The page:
Stress and the Workplace
People say that stress is the silent killer. This saying may be true, but stress may not be as silent as many assume. If you as an employer stop and listen closely to your employees’ body language, facial expressions, and interactions with others in the workplace, you may just be able to hear the “silent killer” screaming its head off.
Finding great employees in the fields of ID theft protection, risk management, and financial crimes can be difficult enough; you certainly don’t want them walking away because of too much stress. How can you keep that from happening? Everybody knows that these fields demand a lot.
First, acknowledge the stress. The American Institute of Stress (AIS) states that work is a major source of stress in the majority of adults’ lives. If companies refuse to acknowledge that work can be a source of stress, they will never do anything to address the problem, and excellent employees will continue to leave when they can no longer cope.
Second, recognize the main areas of work related stress. AIS breaks down how most employees see the stress at work. 46% of the stress comes from the workload itself; 28% comes from dealing with other people in the workplace; 20% comes from juggling work and personal lives; and 6% comes from job security.
Third, locate the specific sources of stress. The American Psychological Association (APA) recommends having employees track their specific stressors. The problems may be everything from feeling like they have no control or authority, yet they are expected to make high-powered decisions, to low salaries. Maybe, with the advent of the digital era, the problem lies in feeling like they must be available 24/7. The problem could simply be that the work is just not challenging enough. Whatever the stress, it needs to be identified so that employees and employers can begin to deal with the issues.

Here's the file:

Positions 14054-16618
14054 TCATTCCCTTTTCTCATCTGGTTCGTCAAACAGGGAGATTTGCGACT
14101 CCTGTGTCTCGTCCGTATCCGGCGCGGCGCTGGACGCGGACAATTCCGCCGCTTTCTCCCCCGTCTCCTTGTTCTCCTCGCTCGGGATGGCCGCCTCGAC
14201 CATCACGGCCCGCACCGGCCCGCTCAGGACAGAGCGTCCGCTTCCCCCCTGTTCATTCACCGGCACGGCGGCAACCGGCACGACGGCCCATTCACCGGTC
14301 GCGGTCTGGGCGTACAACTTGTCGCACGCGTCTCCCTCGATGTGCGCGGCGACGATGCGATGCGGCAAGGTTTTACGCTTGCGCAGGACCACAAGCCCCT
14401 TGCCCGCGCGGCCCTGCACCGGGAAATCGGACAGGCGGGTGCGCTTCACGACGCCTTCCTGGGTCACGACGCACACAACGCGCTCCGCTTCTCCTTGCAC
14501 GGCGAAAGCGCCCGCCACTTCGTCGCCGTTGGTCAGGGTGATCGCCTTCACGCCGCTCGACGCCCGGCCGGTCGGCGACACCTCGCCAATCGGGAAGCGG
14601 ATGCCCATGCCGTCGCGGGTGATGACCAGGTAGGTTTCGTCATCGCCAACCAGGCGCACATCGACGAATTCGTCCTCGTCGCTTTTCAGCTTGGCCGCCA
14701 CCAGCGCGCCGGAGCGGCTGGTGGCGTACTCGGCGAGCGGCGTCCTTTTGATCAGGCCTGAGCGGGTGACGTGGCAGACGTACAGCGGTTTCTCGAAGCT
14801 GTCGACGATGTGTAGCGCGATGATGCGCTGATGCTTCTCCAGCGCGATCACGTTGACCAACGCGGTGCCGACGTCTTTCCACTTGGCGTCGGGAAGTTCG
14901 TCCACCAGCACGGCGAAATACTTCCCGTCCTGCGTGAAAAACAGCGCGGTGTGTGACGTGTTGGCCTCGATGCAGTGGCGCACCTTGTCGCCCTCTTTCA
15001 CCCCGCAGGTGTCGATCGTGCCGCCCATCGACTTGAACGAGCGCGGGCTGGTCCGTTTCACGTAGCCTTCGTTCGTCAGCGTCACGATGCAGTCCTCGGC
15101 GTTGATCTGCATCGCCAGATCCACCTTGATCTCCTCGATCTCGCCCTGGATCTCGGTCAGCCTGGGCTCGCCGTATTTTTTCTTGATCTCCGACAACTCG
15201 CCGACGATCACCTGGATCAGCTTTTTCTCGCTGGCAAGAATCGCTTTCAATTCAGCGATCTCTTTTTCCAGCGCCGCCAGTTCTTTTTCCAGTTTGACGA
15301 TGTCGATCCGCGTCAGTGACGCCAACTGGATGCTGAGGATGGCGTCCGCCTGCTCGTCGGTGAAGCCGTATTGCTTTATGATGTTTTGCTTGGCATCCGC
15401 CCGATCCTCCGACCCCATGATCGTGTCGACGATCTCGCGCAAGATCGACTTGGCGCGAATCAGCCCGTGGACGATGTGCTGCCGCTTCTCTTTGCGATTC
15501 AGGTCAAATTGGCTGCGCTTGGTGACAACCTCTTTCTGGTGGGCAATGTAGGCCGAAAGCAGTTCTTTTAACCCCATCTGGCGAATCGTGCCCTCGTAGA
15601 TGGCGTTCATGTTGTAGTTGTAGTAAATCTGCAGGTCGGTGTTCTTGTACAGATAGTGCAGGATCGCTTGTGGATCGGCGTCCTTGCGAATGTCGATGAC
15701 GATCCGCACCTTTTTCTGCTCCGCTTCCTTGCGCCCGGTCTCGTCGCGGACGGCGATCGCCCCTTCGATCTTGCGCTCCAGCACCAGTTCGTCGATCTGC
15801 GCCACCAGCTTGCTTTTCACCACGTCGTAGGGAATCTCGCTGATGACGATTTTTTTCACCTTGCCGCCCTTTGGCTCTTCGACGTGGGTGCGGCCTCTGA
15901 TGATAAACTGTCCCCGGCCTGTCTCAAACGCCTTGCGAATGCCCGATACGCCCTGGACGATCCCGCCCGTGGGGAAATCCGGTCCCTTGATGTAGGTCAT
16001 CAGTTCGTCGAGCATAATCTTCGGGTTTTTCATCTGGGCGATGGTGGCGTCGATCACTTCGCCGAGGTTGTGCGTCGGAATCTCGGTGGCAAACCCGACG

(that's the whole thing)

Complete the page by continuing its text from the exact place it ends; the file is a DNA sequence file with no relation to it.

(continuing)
Fourth, formulate a plan of action. If employees are overwhelmed with feeling that they are always on-call, set up protocols for when emails and phone messages should be retrieved and answered and be certain that clients are well informed. Locate the employees who want and need the challenges and grow them. Be sure to keep the pay equal to the work because if you want quality work, you have to pay for it. And be sure to set reasonable expectations that are clearly communicated.
Keeping the stress levels at manageable levels means keeping your employees. The Society for Human Resource Management states, “Research suggests that direct replacement costs can reach as high as 50-60 percent of an employee’s annual salary, with total costs associated with turnover ranging from 90 percent to 200 percent of annual salaries.” Keeping employees means reducing turnover costs, and reducing turnover costs means staying profitable: the purpose of all businesses. If dealt with correctly, employers will be able to not only remain profitable but also silence the “silent killer.”
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“Coping with Stress at Work.” American Psychological Association. n. d. The American Psychological Association. 29 Aug. 2016. www.apa.org/helpcenter/work-stress.aspx.
“Workplace Stress.” The American Institute of Stress. n.d. The American Institute of Stress. 29 Aug. 2016. www.stress.org/workplace-stress/.
Allen, David G. “Retaining Talen.” SHRM Foundation Research. n.d. SHRM Foundation. 29 Aug. 2016. www.shrm.org/about/foundation/research/documents/retaining%20talent-%20final.pdf